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Page history last edited by Tashe Harris 6 years, 3 months ago

A1.N.1 Write square roots and cube roots of monomial algebraic expressions in simplest radical form.

In a Nutshell

Students will recognize square and cube roots that can be simplified and apply their knowledge of roots and factoring of whole numbers to simplify them and provide justification for their processes.

Student Actions

Teacher Actions

  • Student will notice numbers and variables under a radical are not simplified and use their knowledge of factors to develop procedural fluency to simplify square and cube roots.

  • Students work to understand how roots will change an expression by comparing equivalent representations of the same expression, developing mathematical reasoning and justifying the processes they use to simplify radicals .

  • Students will develop the ability to communicate mathematically as they  discuss and justify their processes to both teachers and peers using appropriate mathematical vocabulary and notation.


  • Elicit and use evidence of student thinking, expecting students to  justify operations related to both whole numbers and variables within radicals, and using their own thinking to guide them toward deeper understanding of the concept by looking for alternate routes to the same solution. rather than having students memorize a series of steps.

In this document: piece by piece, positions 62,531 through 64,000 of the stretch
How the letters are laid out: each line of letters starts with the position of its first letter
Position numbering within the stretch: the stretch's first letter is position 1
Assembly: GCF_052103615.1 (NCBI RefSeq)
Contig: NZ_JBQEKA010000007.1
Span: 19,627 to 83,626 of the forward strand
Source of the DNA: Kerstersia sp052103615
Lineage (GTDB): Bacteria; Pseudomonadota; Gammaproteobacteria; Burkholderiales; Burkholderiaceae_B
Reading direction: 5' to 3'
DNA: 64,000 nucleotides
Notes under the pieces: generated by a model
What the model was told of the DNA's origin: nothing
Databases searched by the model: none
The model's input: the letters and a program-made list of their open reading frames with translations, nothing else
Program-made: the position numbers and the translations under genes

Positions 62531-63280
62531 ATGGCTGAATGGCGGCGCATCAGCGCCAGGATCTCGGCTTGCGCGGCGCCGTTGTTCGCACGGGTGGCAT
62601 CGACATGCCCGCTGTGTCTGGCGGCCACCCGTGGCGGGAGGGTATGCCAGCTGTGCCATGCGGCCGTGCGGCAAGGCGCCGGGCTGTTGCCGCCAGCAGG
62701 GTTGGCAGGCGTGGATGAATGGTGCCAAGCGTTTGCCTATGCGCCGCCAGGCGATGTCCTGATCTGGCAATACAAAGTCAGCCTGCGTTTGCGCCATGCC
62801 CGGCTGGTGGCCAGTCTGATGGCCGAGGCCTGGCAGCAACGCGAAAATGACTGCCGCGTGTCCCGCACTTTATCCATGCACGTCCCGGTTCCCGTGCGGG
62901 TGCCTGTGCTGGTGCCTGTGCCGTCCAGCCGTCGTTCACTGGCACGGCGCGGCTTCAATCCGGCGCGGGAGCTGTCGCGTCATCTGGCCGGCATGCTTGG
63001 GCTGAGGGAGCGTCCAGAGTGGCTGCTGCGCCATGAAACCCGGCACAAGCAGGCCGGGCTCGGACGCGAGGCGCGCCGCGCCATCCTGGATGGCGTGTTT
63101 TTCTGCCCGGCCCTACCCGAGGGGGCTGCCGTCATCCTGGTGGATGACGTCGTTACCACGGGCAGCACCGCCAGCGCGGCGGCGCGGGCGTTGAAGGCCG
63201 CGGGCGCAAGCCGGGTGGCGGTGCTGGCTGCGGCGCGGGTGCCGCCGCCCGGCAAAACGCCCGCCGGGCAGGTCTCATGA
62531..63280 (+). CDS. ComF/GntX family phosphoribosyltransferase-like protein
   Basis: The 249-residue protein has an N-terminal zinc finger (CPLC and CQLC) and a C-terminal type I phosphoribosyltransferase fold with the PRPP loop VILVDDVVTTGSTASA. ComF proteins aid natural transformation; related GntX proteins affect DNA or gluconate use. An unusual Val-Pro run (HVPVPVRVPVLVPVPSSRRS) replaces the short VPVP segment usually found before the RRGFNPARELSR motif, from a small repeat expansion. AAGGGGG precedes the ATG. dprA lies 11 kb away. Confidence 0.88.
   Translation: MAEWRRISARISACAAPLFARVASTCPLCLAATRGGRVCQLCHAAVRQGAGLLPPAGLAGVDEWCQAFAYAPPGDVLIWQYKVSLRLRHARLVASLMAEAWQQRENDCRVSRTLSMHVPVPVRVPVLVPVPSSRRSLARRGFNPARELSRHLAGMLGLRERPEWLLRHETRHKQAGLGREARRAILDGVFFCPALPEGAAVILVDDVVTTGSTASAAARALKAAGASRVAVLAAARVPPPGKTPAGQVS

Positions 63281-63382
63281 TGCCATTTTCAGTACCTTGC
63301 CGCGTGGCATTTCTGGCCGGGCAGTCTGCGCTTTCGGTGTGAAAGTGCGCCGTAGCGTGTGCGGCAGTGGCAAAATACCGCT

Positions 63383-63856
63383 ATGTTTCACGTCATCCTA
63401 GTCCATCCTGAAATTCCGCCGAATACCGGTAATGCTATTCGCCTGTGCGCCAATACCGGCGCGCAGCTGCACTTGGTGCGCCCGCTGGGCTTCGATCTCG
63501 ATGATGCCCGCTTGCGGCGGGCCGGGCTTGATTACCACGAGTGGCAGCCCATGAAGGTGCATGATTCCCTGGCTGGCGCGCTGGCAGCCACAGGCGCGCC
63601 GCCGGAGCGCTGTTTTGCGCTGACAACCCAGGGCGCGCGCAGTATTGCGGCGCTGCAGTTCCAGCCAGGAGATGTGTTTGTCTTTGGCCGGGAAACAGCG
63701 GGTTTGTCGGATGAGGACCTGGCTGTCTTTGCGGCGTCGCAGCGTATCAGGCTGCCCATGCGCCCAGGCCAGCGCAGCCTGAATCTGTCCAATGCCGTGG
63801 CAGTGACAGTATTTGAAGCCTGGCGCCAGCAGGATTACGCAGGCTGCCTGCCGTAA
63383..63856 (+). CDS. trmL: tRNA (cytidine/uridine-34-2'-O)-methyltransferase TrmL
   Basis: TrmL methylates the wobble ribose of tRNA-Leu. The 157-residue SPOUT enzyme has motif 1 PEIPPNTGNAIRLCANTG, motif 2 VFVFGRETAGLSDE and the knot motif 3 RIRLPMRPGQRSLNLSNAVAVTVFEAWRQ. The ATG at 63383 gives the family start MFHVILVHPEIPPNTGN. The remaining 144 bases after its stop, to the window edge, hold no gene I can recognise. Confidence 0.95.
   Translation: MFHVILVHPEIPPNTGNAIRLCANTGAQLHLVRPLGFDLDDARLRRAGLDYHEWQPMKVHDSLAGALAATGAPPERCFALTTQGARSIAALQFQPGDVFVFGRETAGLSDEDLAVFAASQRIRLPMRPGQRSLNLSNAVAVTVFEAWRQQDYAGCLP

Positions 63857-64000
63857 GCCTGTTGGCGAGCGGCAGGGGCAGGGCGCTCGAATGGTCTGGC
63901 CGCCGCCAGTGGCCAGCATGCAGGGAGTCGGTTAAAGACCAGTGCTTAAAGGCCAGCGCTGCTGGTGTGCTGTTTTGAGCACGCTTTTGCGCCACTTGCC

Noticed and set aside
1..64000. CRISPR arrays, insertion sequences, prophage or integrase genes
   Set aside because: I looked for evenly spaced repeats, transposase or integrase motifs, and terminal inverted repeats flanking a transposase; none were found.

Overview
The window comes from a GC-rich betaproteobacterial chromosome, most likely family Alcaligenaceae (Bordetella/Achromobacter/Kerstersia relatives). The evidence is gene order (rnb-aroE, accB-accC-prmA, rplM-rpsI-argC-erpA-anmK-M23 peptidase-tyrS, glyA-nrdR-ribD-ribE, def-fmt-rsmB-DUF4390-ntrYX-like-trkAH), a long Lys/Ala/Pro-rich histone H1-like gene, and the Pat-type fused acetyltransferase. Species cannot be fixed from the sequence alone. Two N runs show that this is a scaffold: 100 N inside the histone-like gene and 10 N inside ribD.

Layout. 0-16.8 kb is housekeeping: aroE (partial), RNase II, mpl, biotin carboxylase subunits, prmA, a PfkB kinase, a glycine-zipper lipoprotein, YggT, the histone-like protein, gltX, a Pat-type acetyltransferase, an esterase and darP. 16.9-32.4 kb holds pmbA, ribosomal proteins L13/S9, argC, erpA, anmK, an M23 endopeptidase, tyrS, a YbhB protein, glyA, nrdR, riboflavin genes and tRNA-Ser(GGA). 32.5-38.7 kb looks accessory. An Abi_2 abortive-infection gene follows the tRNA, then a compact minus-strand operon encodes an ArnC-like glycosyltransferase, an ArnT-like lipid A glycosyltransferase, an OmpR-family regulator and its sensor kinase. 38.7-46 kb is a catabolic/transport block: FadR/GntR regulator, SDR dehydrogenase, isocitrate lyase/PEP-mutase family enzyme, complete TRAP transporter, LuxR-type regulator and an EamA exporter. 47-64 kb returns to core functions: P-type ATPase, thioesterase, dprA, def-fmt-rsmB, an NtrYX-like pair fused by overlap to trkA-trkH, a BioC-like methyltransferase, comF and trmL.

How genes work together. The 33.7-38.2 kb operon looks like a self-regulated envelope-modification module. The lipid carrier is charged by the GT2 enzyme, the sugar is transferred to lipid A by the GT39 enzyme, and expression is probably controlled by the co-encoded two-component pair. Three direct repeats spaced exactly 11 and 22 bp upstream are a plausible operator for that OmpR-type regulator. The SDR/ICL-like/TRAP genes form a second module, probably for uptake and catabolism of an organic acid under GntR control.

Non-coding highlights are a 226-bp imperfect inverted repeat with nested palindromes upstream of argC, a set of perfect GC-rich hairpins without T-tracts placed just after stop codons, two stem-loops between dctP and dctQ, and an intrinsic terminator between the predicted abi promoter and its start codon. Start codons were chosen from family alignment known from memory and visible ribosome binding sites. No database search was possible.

• Create examples and pose questions that highlight what parts of a root change and what parts stay the same by asking students to compare equivalent representations of the same expression.

  • Facilitate meaningful mathematical discourse, as students and teachers discuss common errors and their processes concerning simplifying radicals and the use of proper mathematical notation.

  • Implement tasks that promote reasoning and problem solving by providing examples with common errors made and allowing students to examine and find the mistakes.


Key Understandings



  • Produce the simplest form of square and cube roots including both whole numbers and variables, using knowledge of factoring




  • When taking the square root of a variable that results in an odd exponent, students need to remember to apply absolute value bars on the variable to keep it positive.

  •  Example:



  • Students will mistakenly square or cube a number, rather than finding its root.

i.e. = 16 rather than 


 rather than 



  • Students  confuse division and roots and divide by 2 or 3 rather than finding the root.

i.e.  = 50 rather than 


 rather than 


  • Students forget to apply absolute value bars on the variable that is simplified to an odd exponent outside the radical when using an even root.

OKMath Framework Introduction

Algebra 1 Introduction


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